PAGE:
Going forward, I also think that people are going to expect to consent to how their data is used. I think consumers will migrate to platforms and enterprises that give them that type of control. Look at how Apple is starting to advertise that they can be trusted with customers' data. I think that is going to be a selling point, even more than speed or efficiency or whatever other things.
Why is privacy and data security especially important to people right now?
A lot of it has to do with stuff you see in headlines. If you think about regulations such as GDPR and the California legislation that just got passed — it’s becoming more top of mind that protecting people online is more than just protecting their name and that type of thing, but also all the sensitive data that's associated with them. The average person is beginning to understand the privacy trade-off they're making when they use that FaceApp application, for example, that was just the rage a couple weeks ago, or even when you put your details out on Facebook.
People are really starting to understand that they have a digital identity just like they have a physical identity. And just like you wouldn't go around handing out your wallet or ID to people and showing them all the information, the same safeguards need to be taken online as well. And so, because it's becoming more front of mind for people, it's doubly so for organizations and enterprises.
Are there any sort of structural roadblocks holding companies and enterprises back from having better security, or having tighter privacy standards?
Traditionally, people have seen it as an inhibitor rather than as a feature. They see it as not contributing to their bottom line, or how their company is perceived. I think that will change.
I think scaling security as the sheer volume of enterprise data grows may have also been a roadblock before. I think machine learning holds a lot of promise there. Automated systems can see patterns beyond what a human analyst can see, and they can do it more rapidly.
It’s not just, “We'll make artificial intelligence do it.” That's not the ideal answer to data security. What I'm advocating for is what I'll call a virtuous loop between human learning and machine learning, so that you have some machine learning algorithms identifying patterns of either bad access or particularly dangerous data, and calling that out to human users with a preemptive recommendation. AI systems could say to a human operator, “This person is requesting access to data, but there's no one else like this person in the entire company who has that access, especially just for job function or job title. This request probably shouldn't be approved.”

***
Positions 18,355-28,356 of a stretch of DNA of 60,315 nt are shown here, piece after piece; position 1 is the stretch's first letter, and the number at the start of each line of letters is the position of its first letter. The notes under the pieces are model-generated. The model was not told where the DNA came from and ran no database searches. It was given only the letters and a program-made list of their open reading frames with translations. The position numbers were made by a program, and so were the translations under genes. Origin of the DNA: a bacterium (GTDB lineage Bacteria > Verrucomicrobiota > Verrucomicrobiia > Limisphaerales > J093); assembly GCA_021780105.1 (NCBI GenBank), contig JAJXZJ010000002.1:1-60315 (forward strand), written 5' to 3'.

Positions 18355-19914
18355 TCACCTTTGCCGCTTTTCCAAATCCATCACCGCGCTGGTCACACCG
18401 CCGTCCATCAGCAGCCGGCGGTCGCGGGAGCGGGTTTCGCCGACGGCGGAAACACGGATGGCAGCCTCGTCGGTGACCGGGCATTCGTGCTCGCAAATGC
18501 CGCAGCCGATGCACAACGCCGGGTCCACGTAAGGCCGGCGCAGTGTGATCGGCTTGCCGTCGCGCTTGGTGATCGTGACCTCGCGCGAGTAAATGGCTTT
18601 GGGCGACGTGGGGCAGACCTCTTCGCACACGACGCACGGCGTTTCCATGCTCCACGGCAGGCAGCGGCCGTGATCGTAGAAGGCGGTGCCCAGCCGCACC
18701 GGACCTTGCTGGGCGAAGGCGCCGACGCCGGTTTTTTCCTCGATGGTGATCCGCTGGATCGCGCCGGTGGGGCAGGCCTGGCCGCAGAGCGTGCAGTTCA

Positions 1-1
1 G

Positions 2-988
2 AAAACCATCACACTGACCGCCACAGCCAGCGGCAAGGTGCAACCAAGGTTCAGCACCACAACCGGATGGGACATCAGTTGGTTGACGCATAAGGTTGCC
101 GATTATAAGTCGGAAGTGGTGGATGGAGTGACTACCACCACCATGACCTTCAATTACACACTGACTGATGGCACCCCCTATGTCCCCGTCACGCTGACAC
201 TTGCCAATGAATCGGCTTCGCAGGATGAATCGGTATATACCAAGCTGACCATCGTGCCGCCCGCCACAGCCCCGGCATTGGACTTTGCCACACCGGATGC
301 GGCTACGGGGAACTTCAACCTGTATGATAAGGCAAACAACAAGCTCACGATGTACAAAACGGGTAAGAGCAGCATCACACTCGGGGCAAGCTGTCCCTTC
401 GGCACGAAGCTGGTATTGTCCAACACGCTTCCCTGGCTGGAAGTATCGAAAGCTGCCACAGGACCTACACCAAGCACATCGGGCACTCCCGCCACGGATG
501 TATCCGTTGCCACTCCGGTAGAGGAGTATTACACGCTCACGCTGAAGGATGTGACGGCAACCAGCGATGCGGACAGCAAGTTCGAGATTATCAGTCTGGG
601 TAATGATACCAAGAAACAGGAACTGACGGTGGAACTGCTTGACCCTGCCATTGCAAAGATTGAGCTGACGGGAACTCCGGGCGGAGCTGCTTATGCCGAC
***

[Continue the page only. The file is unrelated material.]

If the human says, “Yeah, you're right,” next time the machine will be certain of that judgment call. Over time, machine learning can take over the really, really easy use cases and hand the fuzzier issues to a human. The machine can teach the human, and vice versa, and we have a symbiotic kind of thing, which will make things scale better than they have in the past.
What do you think of as the gold standard in terms of security and privacy?
I think first and foremost, it's going to be clarity of privacy. That's an odd thing to say, but if you think about it right now, everyone's agreeing to anything and everything, and no one's reading any privacy agreements. When's the last time any of us read one? You just click through. I think that will be a major value add for consumers, things being clear.
Secondarily, if you look at all these recent headlines of these summary judgments being handed down, it's not usually because an enterprise went and sold data to an advertiser or third party. It's more day in and day out, meat and potatoes kind of protections. So doing something like identity governance, figuring out who somebody is and whether or not they should have access to data or applications is just the run-of-the-mill things that already should be in place.
From a consumer perspective, I think people will wind up expecting that their data won’t be sold. I've talked to a lot of people, and they're not interested in targeted advertising like they might have once been. People are seeking [to have] privacy protected. I saw a quote the other day —it was actually graffiti on a wall in some urban environment — that said in the future, everyone will want to be anonymous for fifteen minutes. That’s becoming more and more true.
Built In asked a professor of information technology and a cybersecurity expert to weigh in on each these questions, too. Read more, here.
This interview has been condensed and edited.